Assessing the validity, reliability, and practicality of ASHRAE's performance measurement protocols (ASHRAE Research Project 1702)


The objective of this study was to provide a basis for future updates to the 2010 ASHRAE Performance Measurement Protocols for Commercial Buildings (PMP) through case studies. The PMP defines a standardized method of measuring and analyzing building performance in six categories: energy, water, thermal comfort, indoor air quality, lighting, and acoustics. We conducted case studies for five buildings following the PMP. Based on experiences following the protocol in this wide range of buildings, we assessed the validity, reliability, and practicality of the PMP and provided comments and recommendations for future revisions. Most of the measurement protocols at the basic level are reliable, practical, and valid. Many tasks at the intermediate and advanced levels, however, can be difficult to perform for some building types. Some of the tasks or measurement procedures were results from past research projects, and the software or tools recommended may not be readily available or fully supported. The measurement protocols at the intermediate level are only somewhat reliable and some of them are impractical. Most measurement protocols at the advanced level are complex and need to be performed by qualified or specially trained personnel and, thus, are impractical as a performance measure, except for specialized applications.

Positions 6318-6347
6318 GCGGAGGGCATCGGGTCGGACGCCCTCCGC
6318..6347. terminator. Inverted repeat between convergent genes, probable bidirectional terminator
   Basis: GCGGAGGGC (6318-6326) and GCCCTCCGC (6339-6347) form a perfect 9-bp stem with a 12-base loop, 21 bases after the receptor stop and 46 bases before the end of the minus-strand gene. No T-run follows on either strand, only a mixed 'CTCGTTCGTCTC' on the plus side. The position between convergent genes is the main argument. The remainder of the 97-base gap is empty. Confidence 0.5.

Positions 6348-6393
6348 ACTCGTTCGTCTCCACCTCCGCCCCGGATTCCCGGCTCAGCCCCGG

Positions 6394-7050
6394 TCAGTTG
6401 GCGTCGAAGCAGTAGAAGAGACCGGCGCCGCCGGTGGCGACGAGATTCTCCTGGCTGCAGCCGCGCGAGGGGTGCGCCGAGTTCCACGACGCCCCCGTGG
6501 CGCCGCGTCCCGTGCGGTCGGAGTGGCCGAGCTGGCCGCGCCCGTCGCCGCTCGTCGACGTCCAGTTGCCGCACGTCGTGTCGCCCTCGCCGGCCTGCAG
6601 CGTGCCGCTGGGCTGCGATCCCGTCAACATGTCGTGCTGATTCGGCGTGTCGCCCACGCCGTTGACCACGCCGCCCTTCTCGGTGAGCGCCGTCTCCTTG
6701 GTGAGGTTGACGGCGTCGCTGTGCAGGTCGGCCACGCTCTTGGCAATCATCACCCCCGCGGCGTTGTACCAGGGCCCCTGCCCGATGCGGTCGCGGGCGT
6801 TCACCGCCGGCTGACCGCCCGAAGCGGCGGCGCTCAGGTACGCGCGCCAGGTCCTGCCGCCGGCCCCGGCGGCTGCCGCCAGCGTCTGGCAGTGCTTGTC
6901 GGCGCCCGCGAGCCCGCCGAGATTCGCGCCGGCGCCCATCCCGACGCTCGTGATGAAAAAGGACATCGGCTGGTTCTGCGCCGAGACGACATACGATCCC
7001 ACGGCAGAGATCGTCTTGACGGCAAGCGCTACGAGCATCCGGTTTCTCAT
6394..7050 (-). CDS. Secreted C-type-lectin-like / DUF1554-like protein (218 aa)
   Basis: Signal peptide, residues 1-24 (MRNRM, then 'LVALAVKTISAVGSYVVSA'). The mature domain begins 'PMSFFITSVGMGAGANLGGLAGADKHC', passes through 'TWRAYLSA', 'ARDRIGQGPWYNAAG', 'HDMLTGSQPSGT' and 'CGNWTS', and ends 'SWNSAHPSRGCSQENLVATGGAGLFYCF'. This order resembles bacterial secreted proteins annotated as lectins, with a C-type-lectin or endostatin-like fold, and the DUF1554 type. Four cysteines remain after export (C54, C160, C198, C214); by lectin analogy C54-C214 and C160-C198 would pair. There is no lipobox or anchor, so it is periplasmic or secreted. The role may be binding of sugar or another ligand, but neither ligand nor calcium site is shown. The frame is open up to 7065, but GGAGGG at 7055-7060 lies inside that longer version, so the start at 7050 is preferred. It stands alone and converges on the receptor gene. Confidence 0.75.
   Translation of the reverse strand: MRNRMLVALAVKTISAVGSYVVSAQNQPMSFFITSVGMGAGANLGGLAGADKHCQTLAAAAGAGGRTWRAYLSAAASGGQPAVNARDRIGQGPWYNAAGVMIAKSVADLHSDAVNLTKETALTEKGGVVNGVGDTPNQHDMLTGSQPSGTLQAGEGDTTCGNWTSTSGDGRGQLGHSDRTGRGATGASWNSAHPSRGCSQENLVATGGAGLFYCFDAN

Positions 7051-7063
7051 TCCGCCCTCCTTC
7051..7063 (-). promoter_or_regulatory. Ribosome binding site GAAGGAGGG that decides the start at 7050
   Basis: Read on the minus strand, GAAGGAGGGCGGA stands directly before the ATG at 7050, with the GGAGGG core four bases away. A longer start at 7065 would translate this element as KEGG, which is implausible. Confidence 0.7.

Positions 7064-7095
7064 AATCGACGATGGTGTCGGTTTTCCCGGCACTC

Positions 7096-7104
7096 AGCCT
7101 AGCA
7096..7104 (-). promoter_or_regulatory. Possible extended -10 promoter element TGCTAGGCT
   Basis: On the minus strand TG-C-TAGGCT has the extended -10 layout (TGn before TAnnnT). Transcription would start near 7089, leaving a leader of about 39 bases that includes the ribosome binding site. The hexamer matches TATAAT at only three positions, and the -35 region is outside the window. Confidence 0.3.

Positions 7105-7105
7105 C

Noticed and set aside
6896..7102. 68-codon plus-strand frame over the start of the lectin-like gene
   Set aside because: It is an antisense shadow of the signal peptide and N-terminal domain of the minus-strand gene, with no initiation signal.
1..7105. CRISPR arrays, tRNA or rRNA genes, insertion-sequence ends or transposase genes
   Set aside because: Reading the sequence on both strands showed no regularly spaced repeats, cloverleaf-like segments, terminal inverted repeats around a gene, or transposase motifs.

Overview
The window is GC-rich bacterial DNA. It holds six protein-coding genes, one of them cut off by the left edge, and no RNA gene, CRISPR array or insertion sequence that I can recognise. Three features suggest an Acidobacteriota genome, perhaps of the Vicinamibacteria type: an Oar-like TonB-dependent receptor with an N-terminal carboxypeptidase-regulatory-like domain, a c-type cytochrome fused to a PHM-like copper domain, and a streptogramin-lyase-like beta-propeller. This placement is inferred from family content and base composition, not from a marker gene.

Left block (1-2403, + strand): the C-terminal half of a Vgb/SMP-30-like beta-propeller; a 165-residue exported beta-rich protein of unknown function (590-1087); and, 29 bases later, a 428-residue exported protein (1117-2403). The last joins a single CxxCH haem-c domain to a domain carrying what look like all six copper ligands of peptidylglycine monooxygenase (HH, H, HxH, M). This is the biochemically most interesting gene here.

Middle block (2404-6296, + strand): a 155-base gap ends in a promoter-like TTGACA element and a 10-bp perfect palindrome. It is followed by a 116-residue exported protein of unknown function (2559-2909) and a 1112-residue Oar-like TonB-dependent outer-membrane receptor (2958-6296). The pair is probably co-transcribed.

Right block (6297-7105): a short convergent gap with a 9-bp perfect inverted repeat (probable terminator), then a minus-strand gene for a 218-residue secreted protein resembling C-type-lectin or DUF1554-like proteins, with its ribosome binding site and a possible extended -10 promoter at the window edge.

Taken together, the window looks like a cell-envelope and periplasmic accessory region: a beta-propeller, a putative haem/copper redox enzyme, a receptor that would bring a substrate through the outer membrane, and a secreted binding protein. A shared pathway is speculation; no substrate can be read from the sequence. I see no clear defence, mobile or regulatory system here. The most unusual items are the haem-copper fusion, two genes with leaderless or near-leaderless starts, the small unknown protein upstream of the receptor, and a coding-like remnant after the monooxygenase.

Thermodynamics, Construction & Building Technology, Engineering, Mechanical, Engineering
Wang, L., Mcmorrow, G., Zhou, X., O’Neill, Z. (2019): Assessing the Validity, Reliability, and Practicality of ASHRAE’s Performance Measurement Protocols (ASHRAE Research Project 1702). Science and Technology for the Built Environment. 25(4).